12/18/2005

note to Boston MFA: Tetons = TITS

Met some friends this morning for brunch and to take in the perfectly anodyne Ansel Adams exhibition at the Boston Museum of Fine Arts. You can save yourself a lot of aggravation by skipping the show and just buying the catalog--the pictures in the book are the same size as the ones on the wall of the exhibition hall, and you'll be able to view them better in the comfort of your own home.

But the choice of an Adams exhibition is in line with the MFA's goal of showing very nice, irrelevant art. There is a snooty austerity in its presentation that appeals to Boston's snooty patrons of the arts. It's the same kind of thing you saw in the Ralph Lauren show earlier this year, and the Gainsborough exhibition back in '03. They all gave patrons the illusion of class, but otherwise left you unmoved. There was nothing vital here, and nothing we had not seen before. But that's safe territory for the MFA.

The most disheartening thing about the experience is hard to articulate. It's always the same, though. The only people of color I saw during my visit were at the coat check and behind the counter at the gift shop, and, of course, the security personnel. Now, there are a couple ways to look at this. You could see it as a reflection on the fair hiring practices of the MFA, and praise them for conscientiously recruiting minorities for these front-line, low-wage jobs. They should feel lucky to have jobs at all, right?

The problem for me is that we are getting awfully used to this dynamic: blacks behind the counter, serving whites. We're back to thinking that that's pretty much the natural order of things. You can say it's the market place, and no reflection of our values, but the truth is it's increasingly obvious--painfully obvious sometimes--that we are a nation giving up on the idea that equity and equality are both everyone's right and everyone's responsibility. We need to work harder individually and as a society, period.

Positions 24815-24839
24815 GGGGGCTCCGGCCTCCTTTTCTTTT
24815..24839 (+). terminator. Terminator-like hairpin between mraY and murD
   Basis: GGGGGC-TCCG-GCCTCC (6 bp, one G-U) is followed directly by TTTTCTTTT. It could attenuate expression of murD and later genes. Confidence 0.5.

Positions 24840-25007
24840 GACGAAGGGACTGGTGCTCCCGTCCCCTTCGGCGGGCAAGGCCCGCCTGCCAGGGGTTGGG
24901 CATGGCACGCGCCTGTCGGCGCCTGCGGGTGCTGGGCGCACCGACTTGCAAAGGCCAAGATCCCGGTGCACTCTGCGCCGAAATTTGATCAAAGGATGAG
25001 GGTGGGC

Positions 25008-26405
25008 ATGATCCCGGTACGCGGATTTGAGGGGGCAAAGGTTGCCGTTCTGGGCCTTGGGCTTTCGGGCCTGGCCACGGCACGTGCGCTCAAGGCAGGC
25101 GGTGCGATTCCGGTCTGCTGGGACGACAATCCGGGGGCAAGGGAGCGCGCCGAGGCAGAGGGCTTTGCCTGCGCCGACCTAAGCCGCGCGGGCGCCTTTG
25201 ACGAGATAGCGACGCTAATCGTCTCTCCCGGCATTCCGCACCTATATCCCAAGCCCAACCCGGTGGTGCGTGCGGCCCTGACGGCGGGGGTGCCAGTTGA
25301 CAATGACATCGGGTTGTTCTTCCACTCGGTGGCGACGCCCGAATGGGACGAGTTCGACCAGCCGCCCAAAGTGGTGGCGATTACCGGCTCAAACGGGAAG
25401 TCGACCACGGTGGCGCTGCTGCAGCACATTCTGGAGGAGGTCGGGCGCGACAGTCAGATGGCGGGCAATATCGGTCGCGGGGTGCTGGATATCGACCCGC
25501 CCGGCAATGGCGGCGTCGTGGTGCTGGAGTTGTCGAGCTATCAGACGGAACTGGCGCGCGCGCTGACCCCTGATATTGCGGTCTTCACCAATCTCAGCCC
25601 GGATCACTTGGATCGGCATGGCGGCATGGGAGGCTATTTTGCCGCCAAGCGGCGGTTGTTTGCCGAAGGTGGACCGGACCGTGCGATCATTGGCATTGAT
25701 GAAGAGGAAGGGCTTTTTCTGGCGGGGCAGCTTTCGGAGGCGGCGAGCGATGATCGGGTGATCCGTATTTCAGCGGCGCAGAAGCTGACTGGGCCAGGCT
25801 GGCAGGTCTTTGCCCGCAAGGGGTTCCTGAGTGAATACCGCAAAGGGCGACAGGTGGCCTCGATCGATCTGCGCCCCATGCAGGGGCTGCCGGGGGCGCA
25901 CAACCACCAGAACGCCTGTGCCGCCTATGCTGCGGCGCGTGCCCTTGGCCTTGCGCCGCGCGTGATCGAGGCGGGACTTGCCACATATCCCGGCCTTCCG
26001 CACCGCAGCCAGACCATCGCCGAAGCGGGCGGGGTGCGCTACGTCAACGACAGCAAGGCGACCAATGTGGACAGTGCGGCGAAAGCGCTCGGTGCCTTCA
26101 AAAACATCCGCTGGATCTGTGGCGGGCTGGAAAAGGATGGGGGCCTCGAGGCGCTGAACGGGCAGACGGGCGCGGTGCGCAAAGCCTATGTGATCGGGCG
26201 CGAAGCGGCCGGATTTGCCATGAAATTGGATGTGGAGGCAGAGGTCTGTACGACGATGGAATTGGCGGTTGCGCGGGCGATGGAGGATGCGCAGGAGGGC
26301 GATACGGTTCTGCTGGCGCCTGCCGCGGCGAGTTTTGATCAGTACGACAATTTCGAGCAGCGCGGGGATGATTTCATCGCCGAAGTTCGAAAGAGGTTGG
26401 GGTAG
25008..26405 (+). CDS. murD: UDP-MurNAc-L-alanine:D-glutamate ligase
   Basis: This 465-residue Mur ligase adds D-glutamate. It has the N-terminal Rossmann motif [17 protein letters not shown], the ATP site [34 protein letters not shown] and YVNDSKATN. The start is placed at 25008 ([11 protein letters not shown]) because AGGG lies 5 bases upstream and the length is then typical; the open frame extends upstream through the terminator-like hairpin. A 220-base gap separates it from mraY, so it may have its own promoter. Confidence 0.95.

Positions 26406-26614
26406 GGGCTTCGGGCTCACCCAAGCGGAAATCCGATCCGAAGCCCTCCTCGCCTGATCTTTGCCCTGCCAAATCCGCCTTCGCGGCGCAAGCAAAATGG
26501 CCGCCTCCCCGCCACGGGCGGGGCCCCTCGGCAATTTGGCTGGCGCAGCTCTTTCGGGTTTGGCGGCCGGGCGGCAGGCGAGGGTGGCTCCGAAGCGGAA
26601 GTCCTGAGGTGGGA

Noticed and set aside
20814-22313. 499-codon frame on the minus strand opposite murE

The MFA has done its part to price undesirables out and to offer exhibitions and art all but empty of culturally relevant material, divorced from the vitality of modern life and culture. It has instead actively marketed art-snobbery. The experience of art is a luxury item, not a reflection of life or a vital force in democracy.

This anodyne approach seems meant to bring in as wide an audience as possible, but it actually excludes those for whom art has meaning beyond status. I got the feeling observing the crowd at the Ansel Adams show that it would have had significantly less value to them were it to have been free. It was an event not primarily because of the subject matter, although the austerity of Adams' work fit in with the idea of art as something monumental, monolithic, somehow static. And not least, more decorative than declamatory, as strains of modern art can be--above all, tasteful.

Not to knock Ansel Adams. His images are inseparable from our experience of the American West. His images from Yosemite, his photos of the Tetons--I saw them long before I visited Yosemite and the Tetons, and they informed and augmented the majesty of the landscape for me. But the show was staid. The images were small, the plaques were informative, but there was something vital missing. The energy in the exhibition hall was as stagnant as the air.

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